Due to technical issues with HM consistency, ARI’s technique has a far greater chance of success than Gho’s or ICX’. Gho was the early pioneer and actually used CD34+ stem cells from the patient’s blood to fortify the nutrient mix and enhance the hair follicle stem cells ability to multiply and remain viable. But despite his brilliant pioneering idea, he could never develop a consistent protocol.
Gho had done some early research into ICX’ technique and abandoned it in favor of using hair follicle stem cells mixed with blood stem cell aggregates and kerotinocyte growth factors. Thus, unless ICX could figure out some new way to culture viable DP cells in 2-D suspensions, their research was bound to come up against (and did) similar consistency issues as Gho encountered.
ARI has spent a great deal of time in the lab studying these issues and outcomes, and they’re very familiar with the problems other researchers have encountered. Their emphasis is on 3-D environments using a multi-cell approach. IOW, they specialize in creating a self-contained environment that relies less on the patient’s existing cells interacting with the injected cells. What separates this from previous companies’ trials is this has never been tried before in humans. So it should prove to be quite exciting.
ARI’s approach is not a backyard approach. Kurt Stenn is a world-class hair follicle researcher and has assembled a team of researchers with impeccable credentials. ARI has taken its time in the lab (mostly because the issues are so difficult to solve), but I see this a good thing. The earlier attempts by other companies have been thwarted more than anything by lack of developing a consistent protocol prior to moving into human research. ARI’s approach is different on many different levels and stands a high chance of commercial success. The amount of time and experiments they performed in the lab leading up to human trials is unprecedented. In many ways, this is the real deal this time. However, despite this, I expect the product will be clunky when it’s first released (if it makes it that far).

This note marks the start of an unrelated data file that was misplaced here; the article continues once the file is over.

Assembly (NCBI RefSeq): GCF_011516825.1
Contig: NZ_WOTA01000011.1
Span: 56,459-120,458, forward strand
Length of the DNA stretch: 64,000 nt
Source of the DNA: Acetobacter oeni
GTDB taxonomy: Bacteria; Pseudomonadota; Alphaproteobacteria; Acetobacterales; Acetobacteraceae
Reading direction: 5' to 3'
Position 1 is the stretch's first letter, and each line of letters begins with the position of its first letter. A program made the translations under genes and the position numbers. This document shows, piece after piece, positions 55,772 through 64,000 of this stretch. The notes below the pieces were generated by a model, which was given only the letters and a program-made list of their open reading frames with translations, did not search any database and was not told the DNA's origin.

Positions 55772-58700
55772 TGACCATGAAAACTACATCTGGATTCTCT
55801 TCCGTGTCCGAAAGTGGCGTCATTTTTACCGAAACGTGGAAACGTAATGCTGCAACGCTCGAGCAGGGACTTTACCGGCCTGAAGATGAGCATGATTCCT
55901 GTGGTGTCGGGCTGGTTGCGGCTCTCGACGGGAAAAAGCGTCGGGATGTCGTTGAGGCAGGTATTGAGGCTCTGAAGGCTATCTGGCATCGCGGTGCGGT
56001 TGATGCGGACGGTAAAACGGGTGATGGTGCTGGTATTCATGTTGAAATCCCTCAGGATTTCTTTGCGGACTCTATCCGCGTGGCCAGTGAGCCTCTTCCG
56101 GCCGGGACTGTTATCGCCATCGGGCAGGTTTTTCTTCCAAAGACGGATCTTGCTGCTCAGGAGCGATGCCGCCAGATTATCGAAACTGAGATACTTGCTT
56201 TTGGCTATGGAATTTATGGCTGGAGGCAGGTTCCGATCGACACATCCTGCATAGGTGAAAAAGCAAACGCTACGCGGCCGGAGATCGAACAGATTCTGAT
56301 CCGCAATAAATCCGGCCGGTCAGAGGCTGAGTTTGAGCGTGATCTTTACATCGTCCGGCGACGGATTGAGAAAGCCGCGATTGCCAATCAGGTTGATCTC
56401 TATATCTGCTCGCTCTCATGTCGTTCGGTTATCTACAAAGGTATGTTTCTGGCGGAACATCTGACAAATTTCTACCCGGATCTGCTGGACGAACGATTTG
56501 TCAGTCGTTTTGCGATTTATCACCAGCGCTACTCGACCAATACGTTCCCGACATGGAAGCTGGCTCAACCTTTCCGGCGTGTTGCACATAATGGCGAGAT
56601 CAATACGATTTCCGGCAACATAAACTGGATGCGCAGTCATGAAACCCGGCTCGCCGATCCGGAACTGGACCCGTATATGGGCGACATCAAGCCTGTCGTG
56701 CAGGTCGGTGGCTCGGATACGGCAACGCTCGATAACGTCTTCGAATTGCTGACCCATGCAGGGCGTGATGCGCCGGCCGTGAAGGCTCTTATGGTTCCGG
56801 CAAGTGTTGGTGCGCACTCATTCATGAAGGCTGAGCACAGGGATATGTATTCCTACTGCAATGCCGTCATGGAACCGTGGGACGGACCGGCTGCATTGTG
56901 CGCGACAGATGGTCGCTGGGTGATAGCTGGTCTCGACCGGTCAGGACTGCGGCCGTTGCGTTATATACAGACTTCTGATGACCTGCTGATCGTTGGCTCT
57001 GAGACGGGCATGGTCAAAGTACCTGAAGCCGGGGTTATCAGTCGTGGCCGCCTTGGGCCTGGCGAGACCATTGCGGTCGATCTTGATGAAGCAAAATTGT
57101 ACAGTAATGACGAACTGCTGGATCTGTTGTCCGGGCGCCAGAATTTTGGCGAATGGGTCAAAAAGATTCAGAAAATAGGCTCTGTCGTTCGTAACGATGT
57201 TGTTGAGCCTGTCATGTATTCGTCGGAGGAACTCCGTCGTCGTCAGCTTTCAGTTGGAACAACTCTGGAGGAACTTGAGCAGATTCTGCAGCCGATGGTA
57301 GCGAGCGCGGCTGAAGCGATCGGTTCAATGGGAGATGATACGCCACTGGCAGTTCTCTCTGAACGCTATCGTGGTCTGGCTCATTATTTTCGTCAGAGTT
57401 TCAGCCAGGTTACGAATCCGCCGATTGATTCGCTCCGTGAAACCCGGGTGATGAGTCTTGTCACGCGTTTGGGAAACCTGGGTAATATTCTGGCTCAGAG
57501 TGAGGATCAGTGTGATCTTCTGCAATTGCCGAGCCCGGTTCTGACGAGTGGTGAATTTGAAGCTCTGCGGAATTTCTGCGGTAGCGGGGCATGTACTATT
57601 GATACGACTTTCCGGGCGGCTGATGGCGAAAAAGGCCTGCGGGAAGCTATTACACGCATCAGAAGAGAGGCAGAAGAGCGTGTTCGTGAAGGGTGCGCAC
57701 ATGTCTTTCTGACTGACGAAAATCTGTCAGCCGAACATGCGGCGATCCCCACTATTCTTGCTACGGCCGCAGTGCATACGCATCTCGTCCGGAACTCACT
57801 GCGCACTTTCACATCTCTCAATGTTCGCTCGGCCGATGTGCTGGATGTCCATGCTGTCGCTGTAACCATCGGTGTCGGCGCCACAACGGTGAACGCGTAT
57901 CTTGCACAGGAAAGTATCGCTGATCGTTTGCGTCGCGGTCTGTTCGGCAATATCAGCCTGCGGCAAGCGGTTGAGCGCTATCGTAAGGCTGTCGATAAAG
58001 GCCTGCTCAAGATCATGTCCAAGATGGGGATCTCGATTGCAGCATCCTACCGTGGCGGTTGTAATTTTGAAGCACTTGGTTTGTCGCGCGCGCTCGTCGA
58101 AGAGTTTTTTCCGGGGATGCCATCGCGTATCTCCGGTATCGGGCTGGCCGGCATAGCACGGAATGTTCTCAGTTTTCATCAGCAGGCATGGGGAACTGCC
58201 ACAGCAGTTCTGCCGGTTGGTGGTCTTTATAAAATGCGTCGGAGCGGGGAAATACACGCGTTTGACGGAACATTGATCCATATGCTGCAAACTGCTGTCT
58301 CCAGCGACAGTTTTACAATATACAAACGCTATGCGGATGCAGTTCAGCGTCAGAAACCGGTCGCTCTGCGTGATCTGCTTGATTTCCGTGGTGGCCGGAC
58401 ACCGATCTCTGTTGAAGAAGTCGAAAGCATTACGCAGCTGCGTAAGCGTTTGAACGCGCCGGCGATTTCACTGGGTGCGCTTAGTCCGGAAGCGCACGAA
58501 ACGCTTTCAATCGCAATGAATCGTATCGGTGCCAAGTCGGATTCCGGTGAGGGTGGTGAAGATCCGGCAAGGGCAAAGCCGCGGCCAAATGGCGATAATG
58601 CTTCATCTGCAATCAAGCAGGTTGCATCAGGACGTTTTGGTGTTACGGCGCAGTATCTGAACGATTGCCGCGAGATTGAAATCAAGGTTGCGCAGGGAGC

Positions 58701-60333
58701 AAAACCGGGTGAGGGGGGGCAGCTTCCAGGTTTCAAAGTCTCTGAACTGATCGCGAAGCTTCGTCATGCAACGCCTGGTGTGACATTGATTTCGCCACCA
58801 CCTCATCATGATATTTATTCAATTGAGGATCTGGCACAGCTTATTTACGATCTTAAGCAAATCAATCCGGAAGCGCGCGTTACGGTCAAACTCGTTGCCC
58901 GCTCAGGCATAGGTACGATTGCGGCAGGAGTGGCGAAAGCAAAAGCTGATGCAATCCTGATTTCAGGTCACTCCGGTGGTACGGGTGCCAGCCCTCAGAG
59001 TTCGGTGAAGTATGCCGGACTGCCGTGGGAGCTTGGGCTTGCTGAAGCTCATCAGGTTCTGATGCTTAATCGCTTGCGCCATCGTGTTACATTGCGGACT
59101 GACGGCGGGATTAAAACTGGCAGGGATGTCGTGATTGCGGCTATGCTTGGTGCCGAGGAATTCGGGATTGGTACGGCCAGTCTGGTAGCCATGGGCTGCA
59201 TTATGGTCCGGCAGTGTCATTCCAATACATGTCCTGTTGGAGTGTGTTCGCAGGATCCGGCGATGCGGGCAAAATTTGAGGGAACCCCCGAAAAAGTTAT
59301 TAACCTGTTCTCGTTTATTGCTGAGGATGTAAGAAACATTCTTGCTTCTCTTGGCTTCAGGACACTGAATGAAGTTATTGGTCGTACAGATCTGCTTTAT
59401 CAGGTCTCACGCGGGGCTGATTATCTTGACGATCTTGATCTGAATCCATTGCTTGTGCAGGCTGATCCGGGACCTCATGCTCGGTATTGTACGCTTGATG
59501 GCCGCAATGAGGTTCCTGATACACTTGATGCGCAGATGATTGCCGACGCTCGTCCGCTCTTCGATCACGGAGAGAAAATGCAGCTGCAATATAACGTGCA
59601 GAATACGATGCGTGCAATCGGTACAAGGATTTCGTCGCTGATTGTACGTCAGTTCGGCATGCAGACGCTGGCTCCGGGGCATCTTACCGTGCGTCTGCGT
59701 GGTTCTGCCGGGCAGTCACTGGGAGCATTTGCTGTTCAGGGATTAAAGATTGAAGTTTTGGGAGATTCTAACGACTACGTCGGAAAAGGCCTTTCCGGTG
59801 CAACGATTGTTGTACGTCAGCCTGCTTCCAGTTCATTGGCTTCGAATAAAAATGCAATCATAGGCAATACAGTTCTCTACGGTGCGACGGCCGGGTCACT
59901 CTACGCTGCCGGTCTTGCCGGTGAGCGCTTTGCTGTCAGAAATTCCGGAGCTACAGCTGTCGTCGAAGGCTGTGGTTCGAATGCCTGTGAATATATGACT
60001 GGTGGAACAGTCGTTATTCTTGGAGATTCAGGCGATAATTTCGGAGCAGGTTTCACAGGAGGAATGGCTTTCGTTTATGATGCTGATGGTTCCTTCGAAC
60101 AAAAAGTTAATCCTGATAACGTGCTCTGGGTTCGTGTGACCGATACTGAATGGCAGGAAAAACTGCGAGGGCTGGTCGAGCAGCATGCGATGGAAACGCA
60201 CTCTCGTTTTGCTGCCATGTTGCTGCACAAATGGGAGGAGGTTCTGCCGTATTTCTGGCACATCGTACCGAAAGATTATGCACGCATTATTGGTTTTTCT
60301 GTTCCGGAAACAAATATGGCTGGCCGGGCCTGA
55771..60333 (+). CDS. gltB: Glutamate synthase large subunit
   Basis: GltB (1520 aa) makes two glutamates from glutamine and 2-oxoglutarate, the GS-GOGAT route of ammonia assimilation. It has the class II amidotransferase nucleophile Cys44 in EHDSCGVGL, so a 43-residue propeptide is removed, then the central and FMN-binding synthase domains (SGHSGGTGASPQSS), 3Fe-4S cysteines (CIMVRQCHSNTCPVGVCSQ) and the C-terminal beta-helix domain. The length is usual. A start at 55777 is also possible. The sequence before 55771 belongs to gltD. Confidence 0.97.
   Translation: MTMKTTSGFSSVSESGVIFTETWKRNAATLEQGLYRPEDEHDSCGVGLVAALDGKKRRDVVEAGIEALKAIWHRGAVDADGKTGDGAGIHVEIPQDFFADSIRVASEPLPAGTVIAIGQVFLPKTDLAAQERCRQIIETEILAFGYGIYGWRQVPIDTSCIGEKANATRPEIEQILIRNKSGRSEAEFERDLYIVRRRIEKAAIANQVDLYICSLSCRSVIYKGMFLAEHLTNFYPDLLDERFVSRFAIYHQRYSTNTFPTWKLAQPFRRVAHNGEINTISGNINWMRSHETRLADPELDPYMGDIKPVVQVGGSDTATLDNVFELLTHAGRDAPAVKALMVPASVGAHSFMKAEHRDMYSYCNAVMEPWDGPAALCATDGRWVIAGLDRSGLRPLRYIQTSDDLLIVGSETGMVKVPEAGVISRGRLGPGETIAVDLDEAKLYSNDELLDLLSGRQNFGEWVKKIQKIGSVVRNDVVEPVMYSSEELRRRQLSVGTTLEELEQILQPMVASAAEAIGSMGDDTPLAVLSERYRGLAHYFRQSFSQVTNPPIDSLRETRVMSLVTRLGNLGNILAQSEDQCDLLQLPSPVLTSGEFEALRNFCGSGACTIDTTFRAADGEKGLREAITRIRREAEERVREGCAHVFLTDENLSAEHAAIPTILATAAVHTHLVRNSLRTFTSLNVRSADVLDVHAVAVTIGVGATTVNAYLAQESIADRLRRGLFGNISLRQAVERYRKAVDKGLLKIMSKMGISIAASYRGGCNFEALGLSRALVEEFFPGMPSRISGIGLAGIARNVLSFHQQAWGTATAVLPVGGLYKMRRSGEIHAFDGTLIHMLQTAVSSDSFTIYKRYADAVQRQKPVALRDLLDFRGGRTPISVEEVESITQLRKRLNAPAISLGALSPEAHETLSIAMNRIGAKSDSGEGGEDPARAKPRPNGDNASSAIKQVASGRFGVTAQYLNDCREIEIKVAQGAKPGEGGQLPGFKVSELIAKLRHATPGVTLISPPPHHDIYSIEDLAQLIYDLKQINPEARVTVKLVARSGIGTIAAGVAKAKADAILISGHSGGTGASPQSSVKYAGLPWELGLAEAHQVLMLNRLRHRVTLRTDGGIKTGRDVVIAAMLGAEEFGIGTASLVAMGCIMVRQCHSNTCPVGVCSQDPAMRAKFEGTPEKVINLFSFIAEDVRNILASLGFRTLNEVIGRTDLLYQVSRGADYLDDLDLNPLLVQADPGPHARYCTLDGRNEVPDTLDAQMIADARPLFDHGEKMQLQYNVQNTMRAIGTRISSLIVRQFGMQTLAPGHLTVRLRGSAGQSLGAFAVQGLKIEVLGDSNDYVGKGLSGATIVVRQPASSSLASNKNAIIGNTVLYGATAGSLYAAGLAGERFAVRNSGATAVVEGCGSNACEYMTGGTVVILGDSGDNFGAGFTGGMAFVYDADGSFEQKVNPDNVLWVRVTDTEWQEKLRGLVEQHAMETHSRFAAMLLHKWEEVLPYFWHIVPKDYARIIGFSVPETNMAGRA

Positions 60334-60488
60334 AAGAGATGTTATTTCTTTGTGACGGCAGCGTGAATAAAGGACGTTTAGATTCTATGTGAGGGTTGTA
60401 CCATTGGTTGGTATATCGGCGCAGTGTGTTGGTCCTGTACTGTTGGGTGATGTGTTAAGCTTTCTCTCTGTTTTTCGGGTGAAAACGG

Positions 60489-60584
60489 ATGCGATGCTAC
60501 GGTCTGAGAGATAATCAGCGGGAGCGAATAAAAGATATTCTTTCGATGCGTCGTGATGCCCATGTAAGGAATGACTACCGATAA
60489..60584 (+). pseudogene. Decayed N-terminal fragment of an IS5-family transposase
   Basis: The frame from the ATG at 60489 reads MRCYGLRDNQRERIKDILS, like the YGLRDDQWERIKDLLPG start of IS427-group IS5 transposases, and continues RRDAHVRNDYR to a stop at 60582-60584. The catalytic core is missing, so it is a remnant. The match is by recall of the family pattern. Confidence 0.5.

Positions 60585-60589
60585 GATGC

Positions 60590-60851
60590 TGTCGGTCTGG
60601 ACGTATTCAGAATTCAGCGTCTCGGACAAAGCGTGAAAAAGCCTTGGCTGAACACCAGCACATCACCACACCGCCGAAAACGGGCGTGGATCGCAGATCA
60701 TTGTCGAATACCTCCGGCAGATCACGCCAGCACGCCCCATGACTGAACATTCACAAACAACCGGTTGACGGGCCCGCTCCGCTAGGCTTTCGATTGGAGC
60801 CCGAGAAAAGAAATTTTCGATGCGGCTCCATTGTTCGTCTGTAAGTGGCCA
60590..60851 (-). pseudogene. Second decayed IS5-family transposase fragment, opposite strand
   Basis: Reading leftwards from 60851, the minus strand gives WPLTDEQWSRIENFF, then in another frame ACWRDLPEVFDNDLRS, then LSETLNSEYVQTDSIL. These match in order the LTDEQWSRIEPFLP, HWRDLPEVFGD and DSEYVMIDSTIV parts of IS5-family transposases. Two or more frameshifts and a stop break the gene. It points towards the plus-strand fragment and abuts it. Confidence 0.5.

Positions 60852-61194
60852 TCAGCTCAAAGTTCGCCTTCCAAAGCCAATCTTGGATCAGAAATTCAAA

Phase II trials are typically 20-300 people, so ARI’s effort can be thought of as a legitimate mid-level attempt (quite expensive). If they have success, most likely the phase III trials will be quite a bit bigger than phase II. Phase III trials typically involve 300-3000 people and cost an arm and a leg. So if we see a failure, it will most likely play out in phase II with a reluctance to continue funding.
Technically ARI could finishes phase II in a year, enter and finish phase III in another year, and then submit the product for FDA review and get it on the shelf. However, that is not likely to happen. 2.5 years is possible, but “5 years” is more likely. LOL